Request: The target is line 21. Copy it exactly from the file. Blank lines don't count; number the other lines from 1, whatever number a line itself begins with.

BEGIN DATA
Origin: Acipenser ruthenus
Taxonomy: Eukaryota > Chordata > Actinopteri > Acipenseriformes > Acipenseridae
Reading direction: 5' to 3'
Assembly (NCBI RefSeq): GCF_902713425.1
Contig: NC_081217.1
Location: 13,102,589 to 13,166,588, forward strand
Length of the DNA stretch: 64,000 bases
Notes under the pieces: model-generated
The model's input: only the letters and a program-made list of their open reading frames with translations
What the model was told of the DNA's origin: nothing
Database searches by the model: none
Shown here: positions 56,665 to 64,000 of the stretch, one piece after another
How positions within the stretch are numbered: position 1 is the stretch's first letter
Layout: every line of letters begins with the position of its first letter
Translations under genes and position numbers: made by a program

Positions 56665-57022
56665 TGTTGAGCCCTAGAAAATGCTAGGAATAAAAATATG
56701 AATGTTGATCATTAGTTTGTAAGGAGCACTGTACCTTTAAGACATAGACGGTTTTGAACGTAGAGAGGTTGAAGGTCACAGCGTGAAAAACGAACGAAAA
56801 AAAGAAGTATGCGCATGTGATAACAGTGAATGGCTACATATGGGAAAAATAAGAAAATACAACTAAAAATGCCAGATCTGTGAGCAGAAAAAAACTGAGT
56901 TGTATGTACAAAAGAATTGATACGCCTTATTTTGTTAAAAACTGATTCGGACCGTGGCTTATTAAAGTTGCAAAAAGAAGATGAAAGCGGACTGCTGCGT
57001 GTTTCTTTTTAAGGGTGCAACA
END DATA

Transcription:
57001 GTTTCTTTTTAAGGGTGCAACA